The definition of insanity is doing the same thing over and over again but expecting different results. Year after year many of us approach the holidays with no thought of preparation then at the dawn of the new year, set ridiculous resolutions. Yes, I say ridiculous because how many of these resolutions actually last past a few months. That is actually stretching it a bit. Most are just a thought, resolving to do something but never committing to the action necessary for change.
There may be a solution. What about jumpstarting the new year before the holidays? With the proper mindset, setting guidelines before the holiday season, can prove to be beneficial. This can offer the much-needed discipline and support in areas that are of most concern.
Four key areas of focus that tend to be the most common areas of new year’s resolutions include:
Refuse to get caught up in overeating during the many holiday festivitie. Use common sense. Keep in mind as the saying goes, a moment on the lips but a lifetime on the hips. Meaning any extra calories that you take in, will require even more work to take off. With food used so much socially, that may be easier said than done. However, there are actions that can be taken to make sure you do not approach the new year carrying more physical weight than you desire:
- Keep a food journal – statistics prove that you are less likely to overeat if you write down everything you eat.
- Increase your consumption of healthy snacks. Stock up on extras in bulk and create small snack bags to keep with you for times you feel hungry. This way you are less likely to have an overreaction to the sight and smell of the delicious spread at that after work holiday party.
- Drink more water. Normal recommended daily intake = body weight multiplied by 0.5. Make sure you at least drink that much. This again, will keep you at a comfortable state and lessen the chance of overeating, not to mention aid in proper digestion of what you do consume.
- Increase your physical activity. Just because the days are shorter this time of the year, does not mean that you have to retire those walking shoes. Find safe places to walk like the stairs at work or the mall after work. Any consistent movement of at least 30 minutes a day will help tremendously to help burn the extra calories and may even curb the appetite a bit.
Do not allow the commercialization of the season or the pressure of gift exchange, force you to overspend.
- Create a holiday budget. Plan ahead by setting aside money during the year for holiday spending.
- Clean out your closet and garage. Ditch those items you know you will not wear or use again. This also serves as a great clearing ritual to make room for those new items you’ll be receiving as gifts. You can give the items away or if you need a little extra cash to buy holiday gifts, this is a smart way to accumulate extra cash.
- Stay away from the overuse of credit. You will regret it if you don’t. It’s just that simple. If you must buy gifts, choose to draw names among family members. That way, there will be less gifts for each person to buy, saving money for all involved.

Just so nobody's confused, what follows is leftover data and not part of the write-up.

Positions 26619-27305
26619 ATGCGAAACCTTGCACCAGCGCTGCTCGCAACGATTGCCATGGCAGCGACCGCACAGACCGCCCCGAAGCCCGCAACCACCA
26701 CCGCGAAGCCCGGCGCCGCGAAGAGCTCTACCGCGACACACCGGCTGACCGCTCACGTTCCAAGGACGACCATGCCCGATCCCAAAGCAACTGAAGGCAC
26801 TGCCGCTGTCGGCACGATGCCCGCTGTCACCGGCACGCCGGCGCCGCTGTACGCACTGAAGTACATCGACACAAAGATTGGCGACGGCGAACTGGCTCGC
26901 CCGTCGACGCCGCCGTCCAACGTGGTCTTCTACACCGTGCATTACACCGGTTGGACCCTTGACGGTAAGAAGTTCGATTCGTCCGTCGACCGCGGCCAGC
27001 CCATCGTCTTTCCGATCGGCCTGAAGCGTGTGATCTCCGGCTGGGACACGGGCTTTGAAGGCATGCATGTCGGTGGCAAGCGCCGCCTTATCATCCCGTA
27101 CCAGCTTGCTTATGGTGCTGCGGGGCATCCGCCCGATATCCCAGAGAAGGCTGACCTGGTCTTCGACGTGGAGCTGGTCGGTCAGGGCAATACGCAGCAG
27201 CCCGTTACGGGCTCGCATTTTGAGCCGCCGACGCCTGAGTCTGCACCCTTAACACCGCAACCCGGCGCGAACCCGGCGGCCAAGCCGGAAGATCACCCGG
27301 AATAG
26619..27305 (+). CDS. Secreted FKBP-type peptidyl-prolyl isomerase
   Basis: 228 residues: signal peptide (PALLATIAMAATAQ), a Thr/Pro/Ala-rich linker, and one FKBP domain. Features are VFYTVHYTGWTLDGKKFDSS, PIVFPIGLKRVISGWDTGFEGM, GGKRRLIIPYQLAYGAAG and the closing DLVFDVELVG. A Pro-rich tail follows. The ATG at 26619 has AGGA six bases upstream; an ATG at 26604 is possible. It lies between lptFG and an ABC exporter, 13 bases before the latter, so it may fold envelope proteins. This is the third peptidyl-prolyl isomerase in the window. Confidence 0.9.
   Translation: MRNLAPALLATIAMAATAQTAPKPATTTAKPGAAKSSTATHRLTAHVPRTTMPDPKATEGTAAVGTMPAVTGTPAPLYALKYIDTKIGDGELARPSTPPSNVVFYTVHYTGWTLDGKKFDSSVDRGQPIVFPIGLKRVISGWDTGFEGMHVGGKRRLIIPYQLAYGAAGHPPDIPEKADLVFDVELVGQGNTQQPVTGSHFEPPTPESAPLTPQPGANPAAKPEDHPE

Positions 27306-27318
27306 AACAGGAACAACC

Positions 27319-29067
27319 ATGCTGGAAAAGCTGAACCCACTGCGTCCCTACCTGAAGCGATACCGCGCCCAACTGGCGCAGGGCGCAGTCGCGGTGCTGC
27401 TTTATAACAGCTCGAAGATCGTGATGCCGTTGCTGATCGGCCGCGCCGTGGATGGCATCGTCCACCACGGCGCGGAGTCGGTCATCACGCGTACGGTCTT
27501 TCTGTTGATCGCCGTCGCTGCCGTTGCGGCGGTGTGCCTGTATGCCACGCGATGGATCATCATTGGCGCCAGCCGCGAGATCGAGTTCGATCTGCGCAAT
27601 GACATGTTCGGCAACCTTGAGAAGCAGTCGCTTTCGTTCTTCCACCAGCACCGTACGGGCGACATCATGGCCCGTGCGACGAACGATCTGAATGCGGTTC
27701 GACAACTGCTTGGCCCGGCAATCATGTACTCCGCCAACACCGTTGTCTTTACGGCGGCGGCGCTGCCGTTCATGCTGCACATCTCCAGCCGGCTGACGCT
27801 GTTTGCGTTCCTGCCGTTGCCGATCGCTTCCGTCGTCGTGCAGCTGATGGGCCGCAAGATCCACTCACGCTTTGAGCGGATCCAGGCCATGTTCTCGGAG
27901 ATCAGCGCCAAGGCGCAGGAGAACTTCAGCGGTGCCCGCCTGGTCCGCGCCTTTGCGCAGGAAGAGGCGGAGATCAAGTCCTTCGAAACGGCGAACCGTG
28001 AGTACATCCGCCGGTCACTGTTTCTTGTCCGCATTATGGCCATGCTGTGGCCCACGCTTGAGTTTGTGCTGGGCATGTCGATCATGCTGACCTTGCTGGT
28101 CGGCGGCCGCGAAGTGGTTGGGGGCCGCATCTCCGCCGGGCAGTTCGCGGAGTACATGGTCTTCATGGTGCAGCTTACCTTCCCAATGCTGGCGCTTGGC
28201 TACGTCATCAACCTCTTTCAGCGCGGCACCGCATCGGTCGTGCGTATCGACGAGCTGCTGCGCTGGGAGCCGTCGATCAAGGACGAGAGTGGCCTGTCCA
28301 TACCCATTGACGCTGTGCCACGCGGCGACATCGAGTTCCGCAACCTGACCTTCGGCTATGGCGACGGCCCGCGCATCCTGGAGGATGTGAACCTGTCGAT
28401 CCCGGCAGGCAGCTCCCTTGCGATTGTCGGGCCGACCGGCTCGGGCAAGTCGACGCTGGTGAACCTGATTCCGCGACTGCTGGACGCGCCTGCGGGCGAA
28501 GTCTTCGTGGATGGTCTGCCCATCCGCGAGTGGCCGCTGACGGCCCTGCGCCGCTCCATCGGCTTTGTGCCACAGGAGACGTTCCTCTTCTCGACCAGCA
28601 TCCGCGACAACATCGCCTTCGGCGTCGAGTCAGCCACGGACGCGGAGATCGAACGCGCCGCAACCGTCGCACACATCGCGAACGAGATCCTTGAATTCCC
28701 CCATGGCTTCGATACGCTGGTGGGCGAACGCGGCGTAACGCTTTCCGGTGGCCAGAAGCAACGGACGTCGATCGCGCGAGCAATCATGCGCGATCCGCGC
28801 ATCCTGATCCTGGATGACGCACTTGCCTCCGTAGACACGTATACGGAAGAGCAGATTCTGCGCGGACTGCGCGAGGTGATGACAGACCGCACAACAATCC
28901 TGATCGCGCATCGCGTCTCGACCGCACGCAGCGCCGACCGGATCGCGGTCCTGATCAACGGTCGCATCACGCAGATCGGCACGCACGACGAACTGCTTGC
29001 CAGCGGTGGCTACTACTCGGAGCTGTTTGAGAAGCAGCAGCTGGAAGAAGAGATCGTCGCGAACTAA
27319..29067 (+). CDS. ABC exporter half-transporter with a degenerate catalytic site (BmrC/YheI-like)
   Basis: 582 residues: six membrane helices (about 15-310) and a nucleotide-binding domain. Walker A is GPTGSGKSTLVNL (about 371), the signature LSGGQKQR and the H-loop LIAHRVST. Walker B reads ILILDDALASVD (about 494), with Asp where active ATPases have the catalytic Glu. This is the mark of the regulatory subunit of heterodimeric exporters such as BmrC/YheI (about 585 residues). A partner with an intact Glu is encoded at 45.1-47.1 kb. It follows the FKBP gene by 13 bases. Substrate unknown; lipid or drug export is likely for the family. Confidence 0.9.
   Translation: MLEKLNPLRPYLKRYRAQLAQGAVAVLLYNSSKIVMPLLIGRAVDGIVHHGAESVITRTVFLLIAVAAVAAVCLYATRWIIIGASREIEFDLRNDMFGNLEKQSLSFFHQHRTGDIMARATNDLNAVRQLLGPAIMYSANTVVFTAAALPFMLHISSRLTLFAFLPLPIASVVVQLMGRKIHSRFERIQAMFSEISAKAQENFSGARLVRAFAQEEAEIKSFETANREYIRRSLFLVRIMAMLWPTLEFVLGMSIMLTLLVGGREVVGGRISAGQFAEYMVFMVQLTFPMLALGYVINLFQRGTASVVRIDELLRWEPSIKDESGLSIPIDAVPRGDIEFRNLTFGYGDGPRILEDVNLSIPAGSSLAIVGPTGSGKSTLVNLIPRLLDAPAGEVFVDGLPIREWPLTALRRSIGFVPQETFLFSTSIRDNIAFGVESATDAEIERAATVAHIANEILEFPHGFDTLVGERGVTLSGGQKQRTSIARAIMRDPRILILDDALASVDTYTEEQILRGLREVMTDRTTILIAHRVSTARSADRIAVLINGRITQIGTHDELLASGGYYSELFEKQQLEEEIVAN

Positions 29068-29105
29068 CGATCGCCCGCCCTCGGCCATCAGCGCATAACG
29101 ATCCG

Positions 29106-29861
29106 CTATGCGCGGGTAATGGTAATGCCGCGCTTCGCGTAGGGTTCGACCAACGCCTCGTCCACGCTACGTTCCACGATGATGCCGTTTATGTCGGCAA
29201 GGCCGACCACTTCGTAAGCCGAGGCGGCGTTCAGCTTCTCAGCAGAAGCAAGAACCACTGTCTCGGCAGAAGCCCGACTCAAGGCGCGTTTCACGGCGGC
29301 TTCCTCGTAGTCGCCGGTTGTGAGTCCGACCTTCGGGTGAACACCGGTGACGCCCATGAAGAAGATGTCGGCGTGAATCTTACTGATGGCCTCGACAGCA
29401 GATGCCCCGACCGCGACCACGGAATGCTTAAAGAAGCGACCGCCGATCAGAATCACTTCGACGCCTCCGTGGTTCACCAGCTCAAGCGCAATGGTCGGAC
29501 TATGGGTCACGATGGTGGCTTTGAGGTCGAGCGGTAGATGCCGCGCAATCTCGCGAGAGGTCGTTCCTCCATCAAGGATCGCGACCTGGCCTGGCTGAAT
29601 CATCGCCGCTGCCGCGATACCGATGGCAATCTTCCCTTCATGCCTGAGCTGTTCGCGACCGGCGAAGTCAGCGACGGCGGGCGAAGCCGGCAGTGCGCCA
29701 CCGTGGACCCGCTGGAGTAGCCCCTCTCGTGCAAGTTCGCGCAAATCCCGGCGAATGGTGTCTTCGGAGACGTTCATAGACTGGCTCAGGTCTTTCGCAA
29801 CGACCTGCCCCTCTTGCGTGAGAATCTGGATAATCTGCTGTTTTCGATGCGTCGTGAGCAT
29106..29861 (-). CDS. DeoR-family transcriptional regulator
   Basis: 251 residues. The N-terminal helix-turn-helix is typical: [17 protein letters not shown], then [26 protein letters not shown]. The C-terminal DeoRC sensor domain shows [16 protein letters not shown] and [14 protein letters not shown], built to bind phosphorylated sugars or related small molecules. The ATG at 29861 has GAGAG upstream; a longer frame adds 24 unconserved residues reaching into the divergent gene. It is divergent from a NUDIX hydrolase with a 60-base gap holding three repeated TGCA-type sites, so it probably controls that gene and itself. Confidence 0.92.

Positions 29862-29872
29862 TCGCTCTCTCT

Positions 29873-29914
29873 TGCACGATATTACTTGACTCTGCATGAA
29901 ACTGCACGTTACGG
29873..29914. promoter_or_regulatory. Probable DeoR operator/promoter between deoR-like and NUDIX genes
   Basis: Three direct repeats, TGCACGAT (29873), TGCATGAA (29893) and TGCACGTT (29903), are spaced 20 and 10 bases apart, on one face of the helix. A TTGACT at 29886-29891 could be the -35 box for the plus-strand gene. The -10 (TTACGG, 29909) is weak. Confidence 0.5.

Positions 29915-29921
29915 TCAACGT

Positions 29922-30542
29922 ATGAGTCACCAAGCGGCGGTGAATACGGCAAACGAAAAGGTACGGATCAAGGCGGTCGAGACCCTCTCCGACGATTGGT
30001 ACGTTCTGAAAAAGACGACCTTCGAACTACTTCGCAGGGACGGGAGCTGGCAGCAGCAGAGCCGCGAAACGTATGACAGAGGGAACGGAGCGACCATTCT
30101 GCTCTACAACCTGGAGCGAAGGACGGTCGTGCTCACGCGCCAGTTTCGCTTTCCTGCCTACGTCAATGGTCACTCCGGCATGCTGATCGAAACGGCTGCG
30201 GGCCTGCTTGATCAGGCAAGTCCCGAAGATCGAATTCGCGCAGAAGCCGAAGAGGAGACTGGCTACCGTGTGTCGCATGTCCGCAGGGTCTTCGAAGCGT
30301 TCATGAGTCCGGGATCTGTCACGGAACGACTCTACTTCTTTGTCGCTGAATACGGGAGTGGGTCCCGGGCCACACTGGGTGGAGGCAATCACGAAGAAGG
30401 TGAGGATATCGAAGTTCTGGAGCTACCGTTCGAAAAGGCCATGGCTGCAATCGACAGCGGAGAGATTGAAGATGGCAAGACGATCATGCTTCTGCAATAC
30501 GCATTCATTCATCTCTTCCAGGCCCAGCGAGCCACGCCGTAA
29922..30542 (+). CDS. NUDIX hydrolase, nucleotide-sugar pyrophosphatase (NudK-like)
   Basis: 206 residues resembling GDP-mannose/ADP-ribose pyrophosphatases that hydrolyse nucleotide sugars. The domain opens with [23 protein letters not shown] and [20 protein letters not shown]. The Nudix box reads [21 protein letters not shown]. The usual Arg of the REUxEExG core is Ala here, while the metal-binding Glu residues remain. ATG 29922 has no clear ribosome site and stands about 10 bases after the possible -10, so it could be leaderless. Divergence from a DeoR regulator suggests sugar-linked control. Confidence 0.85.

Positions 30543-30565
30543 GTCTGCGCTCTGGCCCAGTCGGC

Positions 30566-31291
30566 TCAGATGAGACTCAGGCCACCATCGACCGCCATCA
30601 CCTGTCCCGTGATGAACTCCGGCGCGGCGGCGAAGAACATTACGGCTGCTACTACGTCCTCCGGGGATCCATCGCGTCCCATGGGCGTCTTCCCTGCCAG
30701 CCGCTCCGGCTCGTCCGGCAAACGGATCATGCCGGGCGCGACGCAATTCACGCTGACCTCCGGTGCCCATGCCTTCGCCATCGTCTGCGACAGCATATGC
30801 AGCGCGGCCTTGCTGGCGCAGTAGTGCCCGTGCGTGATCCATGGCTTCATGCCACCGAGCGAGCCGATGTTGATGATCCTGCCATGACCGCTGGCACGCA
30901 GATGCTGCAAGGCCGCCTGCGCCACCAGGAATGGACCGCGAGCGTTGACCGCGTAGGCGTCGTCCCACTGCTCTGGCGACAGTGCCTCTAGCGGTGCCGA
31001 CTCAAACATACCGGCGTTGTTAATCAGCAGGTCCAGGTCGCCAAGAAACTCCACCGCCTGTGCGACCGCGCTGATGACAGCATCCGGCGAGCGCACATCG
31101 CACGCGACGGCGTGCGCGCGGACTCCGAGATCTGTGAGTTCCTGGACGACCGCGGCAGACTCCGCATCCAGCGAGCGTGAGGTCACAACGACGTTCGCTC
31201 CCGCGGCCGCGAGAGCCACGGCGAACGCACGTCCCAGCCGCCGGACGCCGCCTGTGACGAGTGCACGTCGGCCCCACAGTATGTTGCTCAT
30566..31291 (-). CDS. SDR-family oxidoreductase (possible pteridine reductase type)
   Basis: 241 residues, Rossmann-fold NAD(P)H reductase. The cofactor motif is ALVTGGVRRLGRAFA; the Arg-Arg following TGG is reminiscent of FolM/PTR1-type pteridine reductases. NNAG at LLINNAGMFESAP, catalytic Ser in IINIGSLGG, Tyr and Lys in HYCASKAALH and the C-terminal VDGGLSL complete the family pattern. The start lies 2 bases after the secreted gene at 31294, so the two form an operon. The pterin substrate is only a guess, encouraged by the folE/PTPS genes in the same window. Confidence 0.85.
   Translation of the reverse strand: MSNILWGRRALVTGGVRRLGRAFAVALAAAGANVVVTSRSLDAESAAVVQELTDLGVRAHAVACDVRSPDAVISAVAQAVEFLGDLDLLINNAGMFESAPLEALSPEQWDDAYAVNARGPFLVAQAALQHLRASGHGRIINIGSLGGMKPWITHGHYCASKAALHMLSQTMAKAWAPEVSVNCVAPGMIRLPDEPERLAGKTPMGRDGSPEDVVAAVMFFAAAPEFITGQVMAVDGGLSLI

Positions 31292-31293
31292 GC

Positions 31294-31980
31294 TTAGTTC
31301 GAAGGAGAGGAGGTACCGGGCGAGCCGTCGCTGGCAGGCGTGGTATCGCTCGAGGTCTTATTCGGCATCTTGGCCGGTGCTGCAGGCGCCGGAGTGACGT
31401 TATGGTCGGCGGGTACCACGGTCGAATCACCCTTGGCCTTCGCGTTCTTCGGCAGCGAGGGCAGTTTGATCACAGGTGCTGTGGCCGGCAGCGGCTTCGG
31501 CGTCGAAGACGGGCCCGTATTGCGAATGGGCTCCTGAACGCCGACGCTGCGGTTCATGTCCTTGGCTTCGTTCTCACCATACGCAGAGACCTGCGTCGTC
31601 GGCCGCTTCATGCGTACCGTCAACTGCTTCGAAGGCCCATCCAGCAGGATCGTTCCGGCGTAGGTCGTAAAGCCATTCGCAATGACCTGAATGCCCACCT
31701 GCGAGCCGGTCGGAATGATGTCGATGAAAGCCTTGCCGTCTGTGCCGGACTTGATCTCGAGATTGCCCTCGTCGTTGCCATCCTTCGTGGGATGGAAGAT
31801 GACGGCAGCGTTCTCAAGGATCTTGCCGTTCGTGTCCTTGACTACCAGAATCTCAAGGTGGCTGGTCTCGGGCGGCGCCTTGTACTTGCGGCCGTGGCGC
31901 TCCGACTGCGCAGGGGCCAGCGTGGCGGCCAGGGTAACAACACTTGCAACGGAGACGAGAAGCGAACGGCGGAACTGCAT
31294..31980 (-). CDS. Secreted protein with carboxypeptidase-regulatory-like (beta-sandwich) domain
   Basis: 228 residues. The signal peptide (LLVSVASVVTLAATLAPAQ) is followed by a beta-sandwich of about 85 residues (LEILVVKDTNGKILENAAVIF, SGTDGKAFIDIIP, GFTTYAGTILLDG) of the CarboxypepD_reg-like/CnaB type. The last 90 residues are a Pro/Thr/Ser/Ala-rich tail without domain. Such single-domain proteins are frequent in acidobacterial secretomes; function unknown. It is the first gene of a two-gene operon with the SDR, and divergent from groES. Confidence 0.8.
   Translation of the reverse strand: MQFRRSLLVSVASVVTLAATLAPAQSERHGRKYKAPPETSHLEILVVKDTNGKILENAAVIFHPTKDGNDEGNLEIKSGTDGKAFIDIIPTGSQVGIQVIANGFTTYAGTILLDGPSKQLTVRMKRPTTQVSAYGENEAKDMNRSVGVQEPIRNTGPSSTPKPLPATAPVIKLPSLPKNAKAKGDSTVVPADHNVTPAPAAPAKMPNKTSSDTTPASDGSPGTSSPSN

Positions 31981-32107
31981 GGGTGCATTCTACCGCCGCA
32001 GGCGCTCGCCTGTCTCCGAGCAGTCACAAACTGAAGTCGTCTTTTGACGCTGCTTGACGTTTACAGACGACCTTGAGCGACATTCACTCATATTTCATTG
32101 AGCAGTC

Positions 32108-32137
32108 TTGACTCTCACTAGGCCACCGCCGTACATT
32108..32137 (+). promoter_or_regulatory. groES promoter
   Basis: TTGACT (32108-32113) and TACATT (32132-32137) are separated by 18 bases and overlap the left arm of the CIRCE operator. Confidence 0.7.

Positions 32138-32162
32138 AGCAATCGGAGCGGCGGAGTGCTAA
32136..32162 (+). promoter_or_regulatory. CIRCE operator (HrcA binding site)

- Note: Do not deviate from your regular budget, savings, and investment practices during the holiday. Being cautious of this, will make receiving those after holiday account statements less stressful.
Your Emotional Health:
The holidays can unfortunately be a source of added emotional stress. Thinking of lost loved ones, broken families, and holidays of ears past, can often be depressing.
- Remember to take care of you. Sometimes it’s so hard to avoid the holiday stresses with the increased traffic, longer lines and often impatient shoppers Spend quite time, exercise, read, mediate, or adopt whatever stress relieving practices that you need to.
- Live in the now. Refuse to allow depression to creep in at the memory of past holidays that were happier times. Volunteer or help someone less fortunate. This takes the focus off you.
- Handle toxic situations with ease. Often the holidays require you to encounter family, friends, and colleagues that you may prefer to avoid during other times of the year. Leave the drama at the door. Approach toxic situations and people optimistically and minimize the time that you must spend with them, if necessary.
- Seek support. If you do find yourself a little down, seek help or the company of those who understand and can lend a listening ear.
Whether single, married, separated, or divorced, know that this time of the year may provoke moments of loneliness. This is not uncommon.
- Maintain healthy relationships. If you are single, refuse to seek out a date or companion for Christmas dinner simply because you dread questions from others about why you are still unhitched.
- Value the good times with loved ones. Keep drama away from family gatherings. This time only rolls around once a year
- Maintain open communication. If married, discuss with your mate, any areas of stress in a loving way and allow as much open communication as you possibly can. Keep the peace.
- Teach your children the true meaning of the season. Expose them to those who are less fortunate by volunteering in some capacity.
Remember that if you fail to plan, then you are in essence planning to fail. Make this upcoming year like none other. Jumpstart it right!
Shonda R. Murphy is a Life Coach at Divine Direction Life Coaching and a Financial Planner for Primerica, Inc. As an advocate of financial literacy, she thrives on helping individuals through life transitions as they get back on track, especially in the area of their finances.